JYJ3 note: This is Part 3 of an article written by Professor Lee DongYeon, who teaches cultural theory at Korea National University of Arts. We decided to translate this piece due to its strength of insight and its relevance to understanding how the situation between JYJ and SM is perceived by intellectuals as well as by the general public. DNBN, among other Korean fansites, have posted the professor’s article and we believe it is our duty to share it with international fandom. Read Part 1 and Part 2 by clicking on the links.
Source of happiness and free will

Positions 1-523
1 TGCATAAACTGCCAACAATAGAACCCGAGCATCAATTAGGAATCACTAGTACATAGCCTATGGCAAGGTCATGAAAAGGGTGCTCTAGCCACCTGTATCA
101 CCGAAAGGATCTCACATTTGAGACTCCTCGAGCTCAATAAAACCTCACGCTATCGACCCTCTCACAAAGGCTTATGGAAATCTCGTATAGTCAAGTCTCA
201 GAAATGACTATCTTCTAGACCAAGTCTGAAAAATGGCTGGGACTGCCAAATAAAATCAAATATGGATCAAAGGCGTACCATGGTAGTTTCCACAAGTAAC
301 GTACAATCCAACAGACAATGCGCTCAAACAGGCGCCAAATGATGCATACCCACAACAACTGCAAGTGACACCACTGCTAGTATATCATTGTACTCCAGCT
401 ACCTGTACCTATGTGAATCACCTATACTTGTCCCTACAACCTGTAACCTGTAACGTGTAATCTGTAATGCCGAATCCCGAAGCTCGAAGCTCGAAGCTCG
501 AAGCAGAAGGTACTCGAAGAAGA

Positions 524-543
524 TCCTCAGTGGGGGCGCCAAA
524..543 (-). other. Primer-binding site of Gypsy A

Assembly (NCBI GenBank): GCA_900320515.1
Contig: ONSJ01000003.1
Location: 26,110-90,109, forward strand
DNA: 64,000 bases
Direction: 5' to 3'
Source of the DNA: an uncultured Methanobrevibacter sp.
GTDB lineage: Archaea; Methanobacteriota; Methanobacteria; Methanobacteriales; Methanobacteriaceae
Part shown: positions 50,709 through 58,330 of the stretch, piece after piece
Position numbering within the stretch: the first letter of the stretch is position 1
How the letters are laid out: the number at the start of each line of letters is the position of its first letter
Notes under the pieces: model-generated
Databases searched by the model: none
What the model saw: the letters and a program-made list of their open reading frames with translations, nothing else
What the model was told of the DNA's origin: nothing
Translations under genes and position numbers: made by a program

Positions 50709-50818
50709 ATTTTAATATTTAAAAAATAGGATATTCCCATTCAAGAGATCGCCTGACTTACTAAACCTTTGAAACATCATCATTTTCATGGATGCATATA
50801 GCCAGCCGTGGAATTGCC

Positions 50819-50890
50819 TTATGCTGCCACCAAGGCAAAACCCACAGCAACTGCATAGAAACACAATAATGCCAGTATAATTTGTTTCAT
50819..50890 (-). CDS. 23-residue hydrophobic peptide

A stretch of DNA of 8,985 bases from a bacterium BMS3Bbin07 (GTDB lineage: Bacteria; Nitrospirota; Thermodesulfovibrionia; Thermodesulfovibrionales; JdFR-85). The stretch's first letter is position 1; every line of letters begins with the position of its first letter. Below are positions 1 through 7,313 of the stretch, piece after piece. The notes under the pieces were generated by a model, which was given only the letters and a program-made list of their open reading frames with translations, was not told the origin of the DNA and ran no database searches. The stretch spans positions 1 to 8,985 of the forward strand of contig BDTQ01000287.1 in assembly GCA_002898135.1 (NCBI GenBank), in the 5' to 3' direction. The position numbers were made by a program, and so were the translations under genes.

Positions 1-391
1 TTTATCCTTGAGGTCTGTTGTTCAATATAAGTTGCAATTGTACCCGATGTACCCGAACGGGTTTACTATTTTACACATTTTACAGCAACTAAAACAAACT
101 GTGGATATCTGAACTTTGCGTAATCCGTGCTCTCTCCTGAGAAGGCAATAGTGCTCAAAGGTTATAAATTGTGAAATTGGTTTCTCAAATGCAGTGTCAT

So are JYJ, the exiles of K-pop, happy? Of course they are, because JYJ fandom’s righteousness makes them happy. JYJ’s source of happiness can seemingly be viewed as a commercial success. Since their official debut in 2010 until now, JYJ have been as successful as they were in TVXQ days. Until now, combining 2 studio albums, members’ solos, OST albums, concert albums, etc., at least 1,200,000 albums were sold. They have appeared in more than 10 ads such as being models for Lotte Duty Free. Not only publishing photobooks, a music essay, and DVDs, the members have also participated in a movie, musicals, and dramas. They had 33 concerts and showcases in total (including Live Concert in Japan, Worldwide showcases in 2010, World Tour concerts in 2011), mobilizing audiences greater than 550,000. Economically, they have gained more benefits than TVXQ of the past and in comparison with TVXQ’s 2 members, they have gained greater fame. Read More →